Is the speed of thought a constant or a variable?
A phrase like "something at the speed of thought" only makes sense if you think that the speed of thought is a constant. (Like the speed of light.) Bill Gates wrote a book called Business at the Speed of Thought. But as he is both extremely clever and extremely rich, then maybe his brain and his bank account are in perfect synch.
Intelligence doesn't always mean thinking faster than everyone else. In Einstein's case, it apparently meant thinking more slowly and deeply than everyone else. But then he never had a software company to run.
Recent research suggests that the speed of thought is in fact a variable. Happier people think quickly; miserable people think slowly [Note 1].
Some people (ScienceBlogs, Dilbert) have interpreted this result as implying you can become happier by thinking more quickly. The reason for fast thinking is its positive effect on your mood.
Now you might think that this makes a questionable assumption about cause and effect. What if it is the other way around - a miserable mood causing someone to think more slowly? Then surely it doesn't make sense to tell people to think more quickly. That's like asking someone to fix the effect rather than the cause.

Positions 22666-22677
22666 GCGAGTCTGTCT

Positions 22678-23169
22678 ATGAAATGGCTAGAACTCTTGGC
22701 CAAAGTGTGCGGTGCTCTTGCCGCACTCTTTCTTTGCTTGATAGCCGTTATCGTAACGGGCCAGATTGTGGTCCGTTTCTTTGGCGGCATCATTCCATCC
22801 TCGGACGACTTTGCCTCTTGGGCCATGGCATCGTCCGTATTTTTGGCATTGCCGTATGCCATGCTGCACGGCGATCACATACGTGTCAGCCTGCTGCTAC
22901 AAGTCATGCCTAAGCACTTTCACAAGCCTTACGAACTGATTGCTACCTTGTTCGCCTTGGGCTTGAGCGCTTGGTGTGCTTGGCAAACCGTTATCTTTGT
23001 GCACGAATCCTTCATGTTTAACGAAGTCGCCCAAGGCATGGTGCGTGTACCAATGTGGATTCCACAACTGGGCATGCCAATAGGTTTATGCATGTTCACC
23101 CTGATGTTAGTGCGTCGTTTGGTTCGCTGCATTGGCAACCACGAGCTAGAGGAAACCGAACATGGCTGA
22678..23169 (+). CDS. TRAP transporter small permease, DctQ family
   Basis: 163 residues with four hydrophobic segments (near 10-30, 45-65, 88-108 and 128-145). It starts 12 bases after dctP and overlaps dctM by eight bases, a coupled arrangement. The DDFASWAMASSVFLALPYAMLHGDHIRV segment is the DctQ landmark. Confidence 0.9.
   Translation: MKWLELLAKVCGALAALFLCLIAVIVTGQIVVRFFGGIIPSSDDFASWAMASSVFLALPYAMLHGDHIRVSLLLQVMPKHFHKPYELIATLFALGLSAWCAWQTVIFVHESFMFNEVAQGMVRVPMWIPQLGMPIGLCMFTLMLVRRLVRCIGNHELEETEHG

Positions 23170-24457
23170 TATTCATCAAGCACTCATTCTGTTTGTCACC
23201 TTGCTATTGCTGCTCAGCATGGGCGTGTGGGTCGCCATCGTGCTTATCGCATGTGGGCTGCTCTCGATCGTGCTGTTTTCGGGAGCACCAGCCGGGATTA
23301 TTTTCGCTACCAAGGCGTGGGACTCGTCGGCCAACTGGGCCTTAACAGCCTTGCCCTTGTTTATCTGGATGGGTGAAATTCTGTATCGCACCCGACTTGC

But of course trying to fix the effect rather than the cause is something people do all the time. And it's especially easy if you are merely providing advice to other people - because it's not your fault if they fail to take your advice. "If some miserable person is too pigheaded to take my advice and think more quickly, it just serves them right if they stay miserable."
The advice-giver (and the politician for that matter) doesn't need to work out which is cause and which is effect - let alone worry about so-called root causes - merely issue optimistic policies with a suitable fail-sake clause. If it doesn't work, it's someone else's fault.
Bill Gates seems happy enough. But then he's not a politician. At least not that kind. Yet.
Note 1: Pronin, E., & Wegner, D.M. (2006). Manic thinking: Independent effects of thought speed and thought content on mood. Psychological Science, 17(9), 807-813.
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